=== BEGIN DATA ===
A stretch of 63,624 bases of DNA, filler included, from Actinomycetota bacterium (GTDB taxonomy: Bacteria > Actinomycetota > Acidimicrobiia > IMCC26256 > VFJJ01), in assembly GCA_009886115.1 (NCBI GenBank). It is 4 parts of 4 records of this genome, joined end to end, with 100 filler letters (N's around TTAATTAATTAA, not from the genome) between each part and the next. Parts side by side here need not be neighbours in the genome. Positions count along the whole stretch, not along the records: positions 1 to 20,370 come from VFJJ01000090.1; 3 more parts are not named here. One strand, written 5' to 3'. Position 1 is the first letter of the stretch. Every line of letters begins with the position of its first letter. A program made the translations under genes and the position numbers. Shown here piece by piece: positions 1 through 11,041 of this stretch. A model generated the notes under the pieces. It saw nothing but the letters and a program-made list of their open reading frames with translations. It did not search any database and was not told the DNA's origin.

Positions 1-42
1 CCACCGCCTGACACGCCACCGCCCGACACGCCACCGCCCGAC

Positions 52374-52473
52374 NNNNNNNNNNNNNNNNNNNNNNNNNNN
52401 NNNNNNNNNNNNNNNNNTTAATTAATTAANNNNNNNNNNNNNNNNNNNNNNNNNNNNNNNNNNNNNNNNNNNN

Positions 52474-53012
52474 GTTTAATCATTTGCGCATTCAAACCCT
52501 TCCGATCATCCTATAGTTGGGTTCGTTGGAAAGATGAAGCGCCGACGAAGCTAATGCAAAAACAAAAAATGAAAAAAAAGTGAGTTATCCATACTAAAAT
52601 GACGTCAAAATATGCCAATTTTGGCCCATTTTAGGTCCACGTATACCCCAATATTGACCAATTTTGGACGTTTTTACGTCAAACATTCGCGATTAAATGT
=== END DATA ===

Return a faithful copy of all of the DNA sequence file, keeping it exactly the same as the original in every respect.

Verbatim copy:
A stretch of 63,624 bases of DNA, filler included, from Actinomycetota bacterium (GTDB taxonomy: Bacteria > Actinomycetota > Acidimicrobiia > IMCC26256 > VFJJ01), in assembly GCA_009886115.1 (NCBI GenBank). It is 4 parts of 4 records of this genome, joined end to end, with 100 filler letters (N's around TTAATTAATTAA, not from the genome) between each part and the next. Parts side by side here need not be neighbours in the genome. Positions count along the whole stretch, not along the records: positions 1 to 20,370 come from VFJJ01000090.1; 3 more parts are not named here. One strand, written 5' to 3'. Position 1 is the first letter of the stretch. Every line of letters begins with the position of its first letter. A program made the translations under genes and the position numbers. Shown here piece by piece: positions 1 through 11,041 of this stretch. A model generated the notes under the pieces. It saw nothing but the letters and a program-made list of their open reading frames with translations. It did not search any database and was not told the DNA's origin.

Positions 1-42
1 CCACCGCCTGACACGCCACCGCCCGACACGCCACCGCCCGAC

Positions 52374-52473
52374 NNNNNNNNNNNNNNNNNNNNNNNNNNN
52401 NNNNNNNNNNNNNNNNNTTAATTAATTAANNNNNNNNNNNNNNNNNNNNNNNNNNNNNNNNNNNNNNNNNNNN

Positions 52474-53012
52474 GTTTAATCATTTGCGCATTCAAACCCT
52501 TCCGATCATCCTATAGTTGGGTTCGTTGGAAAGATGAAGCGCCGACGAAGCTAATGCAAAAACAAAAAATGAAAAAAAAGTGAGTTATCCATACTAAAAT
52601 GACGTCAAAATATGCCAATTTTGGCCCATTTTAGGTCCACGTATACCCCAATATTGACCAATTTTGGACGTTTTTACGTCAAACATTCGCGATTAAATGT